Paul McCarntney played a sold-out Nationwide Arena on Tuesday, Oct. 13.
Paul McCartney performs at a sold-out Nationwide Arena on Tuesday (photo by Tim Johnson)
Endurance emerged as a dominant theme when Paul McCartney took up residence at a sold-out Nationwide Arena on Tuesday.
This was true both in physical terms - looking trim and spry at 73, the former Beatle, dressed in dark slacks, a crisp white shirt and a blazer, led his four-piece backing band through a marathon 39-song set that stretched out over nearly three hours - and in regards to cultural relevance. When McCartney bounded through "Back in the U.S.S.R.," for one, it struck that the song had somehow managed to outlast even the nation Ronald Reagan once dubbed "the Evil Empire."
McCartney, making his first visit to Columbus in 10 years, drew from the entire spectrum of his decades-spanning catalog, delving heavily into classic Beatles material (the band's songs rightfully made up a bulk of the set) without ignoring his time in Wings ("Band on the Run" and a dancing, piano-driven "Nineteen Hundred and Eighty-Five") or his solo output.
Further proof of McCartney's enduring vitality surfaced in his onstage banter - few artists could regale audiences with tales of being covered by Jimi Hendrix and penning songs alongside Kanye West ("FourFiveSeconds," a jumpy, acoustic number performed mid-set here) - and in his tributes to his deceased bandmates. He paid homage to George Harrison on "Something," opening the song playing a ukulele gifted to him by the late-Beatle, and to John Lennon on "Here Today," which was written after the musician's death and imagined a final conversation between the longtime songwriting team.
Even these heavier moments, however, were leavened by McCartney's boyish spirit and a deep-seated sense of optimism.
"She said someday soon/ The sun was going to shine/ And she was right," he sang with typical hope on the atypically down-tempo "My Valentine."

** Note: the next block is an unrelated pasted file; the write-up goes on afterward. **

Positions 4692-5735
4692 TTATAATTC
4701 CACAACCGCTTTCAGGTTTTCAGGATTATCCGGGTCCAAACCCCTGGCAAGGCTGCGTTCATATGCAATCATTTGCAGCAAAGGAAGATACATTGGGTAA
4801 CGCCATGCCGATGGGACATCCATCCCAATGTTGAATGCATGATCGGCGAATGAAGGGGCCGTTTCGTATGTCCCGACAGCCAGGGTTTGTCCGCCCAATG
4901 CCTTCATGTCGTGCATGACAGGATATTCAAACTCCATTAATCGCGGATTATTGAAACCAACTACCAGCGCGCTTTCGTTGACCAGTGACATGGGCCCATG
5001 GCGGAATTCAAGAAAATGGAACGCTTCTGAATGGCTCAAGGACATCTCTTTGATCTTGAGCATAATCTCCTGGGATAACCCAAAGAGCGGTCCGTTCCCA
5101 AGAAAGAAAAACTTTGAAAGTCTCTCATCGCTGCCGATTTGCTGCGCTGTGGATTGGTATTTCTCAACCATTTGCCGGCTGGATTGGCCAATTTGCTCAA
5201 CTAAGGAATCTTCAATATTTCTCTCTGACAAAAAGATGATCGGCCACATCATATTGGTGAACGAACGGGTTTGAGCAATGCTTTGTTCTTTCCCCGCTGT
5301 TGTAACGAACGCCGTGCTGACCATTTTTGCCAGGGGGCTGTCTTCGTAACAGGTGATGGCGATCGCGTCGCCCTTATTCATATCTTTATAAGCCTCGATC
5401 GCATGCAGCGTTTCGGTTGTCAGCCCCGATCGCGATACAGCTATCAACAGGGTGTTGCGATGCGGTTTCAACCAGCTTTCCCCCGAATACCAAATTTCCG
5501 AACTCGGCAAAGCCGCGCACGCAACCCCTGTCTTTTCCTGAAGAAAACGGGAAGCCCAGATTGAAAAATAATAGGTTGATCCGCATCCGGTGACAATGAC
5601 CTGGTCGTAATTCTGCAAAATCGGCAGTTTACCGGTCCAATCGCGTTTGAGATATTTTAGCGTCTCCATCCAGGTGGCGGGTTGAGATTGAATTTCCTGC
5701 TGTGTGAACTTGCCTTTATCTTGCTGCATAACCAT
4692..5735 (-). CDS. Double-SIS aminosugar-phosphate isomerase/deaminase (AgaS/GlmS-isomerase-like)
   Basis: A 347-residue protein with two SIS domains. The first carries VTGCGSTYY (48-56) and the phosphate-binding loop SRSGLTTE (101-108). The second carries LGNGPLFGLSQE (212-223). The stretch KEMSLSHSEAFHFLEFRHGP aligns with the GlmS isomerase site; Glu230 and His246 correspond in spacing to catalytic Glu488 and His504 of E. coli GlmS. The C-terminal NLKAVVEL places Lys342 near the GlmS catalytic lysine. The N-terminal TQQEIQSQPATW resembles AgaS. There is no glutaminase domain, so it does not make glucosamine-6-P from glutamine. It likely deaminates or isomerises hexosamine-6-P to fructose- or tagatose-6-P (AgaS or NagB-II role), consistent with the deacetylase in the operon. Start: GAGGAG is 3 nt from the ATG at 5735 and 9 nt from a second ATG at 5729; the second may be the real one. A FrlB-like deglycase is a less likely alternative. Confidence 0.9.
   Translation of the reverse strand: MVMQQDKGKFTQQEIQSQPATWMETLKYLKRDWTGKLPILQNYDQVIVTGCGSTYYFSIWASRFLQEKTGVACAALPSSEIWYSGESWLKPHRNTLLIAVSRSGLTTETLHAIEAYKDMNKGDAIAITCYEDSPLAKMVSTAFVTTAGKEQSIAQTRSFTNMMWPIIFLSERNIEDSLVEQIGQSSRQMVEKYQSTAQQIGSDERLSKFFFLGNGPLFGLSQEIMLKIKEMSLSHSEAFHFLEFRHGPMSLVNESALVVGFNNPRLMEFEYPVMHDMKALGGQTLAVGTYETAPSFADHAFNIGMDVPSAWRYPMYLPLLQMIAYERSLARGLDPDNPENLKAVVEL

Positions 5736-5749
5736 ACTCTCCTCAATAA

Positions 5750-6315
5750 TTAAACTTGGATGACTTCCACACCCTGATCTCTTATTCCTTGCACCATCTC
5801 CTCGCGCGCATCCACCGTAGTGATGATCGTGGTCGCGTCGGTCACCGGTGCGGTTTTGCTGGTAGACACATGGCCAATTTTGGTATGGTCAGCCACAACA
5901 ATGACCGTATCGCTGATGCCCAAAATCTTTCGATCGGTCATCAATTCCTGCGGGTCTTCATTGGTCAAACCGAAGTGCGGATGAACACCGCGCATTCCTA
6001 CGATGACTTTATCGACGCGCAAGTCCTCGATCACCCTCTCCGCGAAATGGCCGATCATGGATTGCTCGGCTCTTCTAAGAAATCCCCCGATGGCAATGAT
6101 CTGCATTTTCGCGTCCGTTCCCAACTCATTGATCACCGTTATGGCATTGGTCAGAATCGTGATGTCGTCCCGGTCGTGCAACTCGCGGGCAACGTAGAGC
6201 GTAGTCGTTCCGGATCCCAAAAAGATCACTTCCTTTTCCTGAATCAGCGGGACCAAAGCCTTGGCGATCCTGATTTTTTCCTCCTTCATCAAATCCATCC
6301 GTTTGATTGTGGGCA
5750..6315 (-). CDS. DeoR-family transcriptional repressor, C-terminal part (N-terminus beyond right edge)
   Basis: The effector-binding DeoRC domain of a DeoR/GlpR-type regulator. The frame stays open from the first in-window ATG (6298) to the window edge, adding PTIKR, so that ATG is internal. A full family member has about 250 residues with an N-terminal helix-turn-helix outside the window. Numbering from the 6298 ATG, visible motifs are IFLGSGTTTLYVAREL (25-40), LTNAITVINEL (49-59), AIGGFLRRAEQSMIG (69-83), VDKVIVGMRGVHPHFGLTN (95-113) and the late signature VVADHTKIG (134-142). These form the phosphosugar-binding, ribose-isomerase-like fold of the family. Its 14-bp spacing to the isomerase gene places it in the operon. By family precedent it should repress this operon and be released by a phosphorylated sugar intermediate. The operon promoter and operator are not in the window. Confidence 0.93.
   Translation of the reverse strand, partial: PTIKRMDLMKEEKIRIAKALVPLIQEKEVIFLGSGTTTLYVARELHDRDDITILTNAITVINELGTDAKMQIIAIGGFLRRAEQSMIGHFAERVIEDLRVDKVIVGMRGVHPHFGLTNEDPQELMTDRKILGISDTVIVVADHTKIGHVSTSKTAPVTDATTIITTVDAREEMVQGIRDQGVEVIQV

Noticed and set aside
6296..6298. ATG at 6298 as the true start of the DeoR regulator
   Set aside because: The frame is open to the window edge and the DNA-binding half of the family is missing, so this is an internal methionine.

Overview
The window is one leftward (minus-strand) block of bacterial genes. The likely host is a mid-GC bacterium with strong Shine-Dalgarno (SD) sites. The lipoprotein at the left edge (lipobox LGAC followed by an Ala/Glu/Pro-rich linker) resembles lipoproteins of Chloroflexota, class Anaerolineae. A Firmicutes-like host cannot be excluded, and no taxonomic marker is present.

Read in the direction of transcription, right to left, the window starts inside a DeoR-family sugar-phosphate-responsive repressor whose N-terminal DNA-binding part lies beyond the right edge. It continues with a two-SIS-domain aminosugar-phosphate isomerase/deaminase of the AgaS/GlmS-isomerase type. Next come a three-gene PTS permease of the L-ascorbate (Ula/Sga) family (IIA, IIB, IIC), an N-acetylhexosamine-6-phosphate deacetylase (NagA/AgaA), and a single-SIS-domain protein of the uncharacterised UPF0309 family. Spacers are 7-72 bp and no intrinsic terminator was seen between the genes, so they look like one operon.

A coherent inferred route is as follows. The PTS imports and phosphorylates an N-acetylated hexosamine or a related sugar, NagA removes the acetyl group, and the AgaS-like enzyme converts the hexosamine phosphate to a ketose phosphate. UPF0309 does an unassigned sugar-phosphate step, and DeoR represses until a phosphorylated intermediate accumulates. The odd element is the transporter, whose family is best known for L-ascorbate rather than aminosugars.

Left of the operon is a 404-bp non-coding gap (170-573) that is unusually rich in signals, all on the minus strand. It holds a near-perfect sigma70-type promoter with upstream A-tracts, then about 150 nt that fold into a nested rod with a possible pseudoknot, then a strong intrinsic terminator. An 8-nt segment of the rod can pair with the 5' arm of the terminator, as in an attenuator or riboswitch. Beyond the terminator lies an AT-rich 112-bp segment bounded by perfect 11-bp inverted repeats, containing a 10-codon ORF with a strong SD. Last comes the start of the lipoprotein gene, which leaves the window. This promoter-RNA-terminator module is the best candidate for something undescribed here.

It helps, of course, that McCartney remains a guileless performer prone to cornball #dadjokes ("You know how they say 'good morning' in Japan? Ohio!") and charming faux ego-trips. "I'm going to take a minute just to drink it in for myself," he announced at the close of "Got to Get You into My Life," moving to the lip of the stage to soak up the applause, like Tinkerbell gaining a turbo-charged boost of virility.
McCartney rotated instruments throughout the evening, logging time with his Hofner bass, ukulele, piano, and a smattering of acoustic and electric guitars, including the same amber-hued six-string he employed in the studio recording "Paperback Writer." The music shifted form nearly as often, moving from raw-nerve blasts of British Invasion garage ("One After 909") to Cajun-spiked New Orleans R&B ("Lady Madonna") to thundering arena rock ("Live and Let Die," accompanied here by a flotilla of explosives). The players even adopted a bouncing oompah beat on a trippy "Being for the Benefit of Mr. Kite," which mimicked a dizzying spin through a Ukrainian carnival.
While time was generally on McCartney's side, there were occasions the concert felt slightly dated. Such was the case during the singer's introduction to "Blackbird," which he said he wrote in response to the Civil Rights Movement in 1960s America, pointing to locales like Birmingham, Alabama and Little Rock, Arkansas as sources of inspiration. Even the slightest mention of the current racial tensions sweeping the country could have given the song added potency.
Additionally, McCartney introduced the percolating "Temporary Secretary" as a "newer song," which might have been true in comparison with much of the set list, but felt out-of-step with both its actual release date (the tune first appeared on McCartney II, from 1980) and the images of various vintage technologies (typewriters, rotary phones, etc.) that cycled onscreen behind the musicians.
For his part, McCartney expressed fondness for modern technology. He performed one song he penned for a video game (the pretty-but-cornball "Hope for the Future") and even informed the audience that he can tell how popular a song is with a given crowd based on the number of cell phones held aloft to capture the moment. "So when you've not struck on it, the [arena] goes [dark] like a black hole," he said
He needn't have worried. On this night, at least, the audience responded in force as McCartney led sing-alongs on songs like "Let It Be," "Ob-La-Di, Ob-La-Da" and "Hey Jude," the latter of which caused the arena to flicker and glow with all the intensity of a newborn galaxy.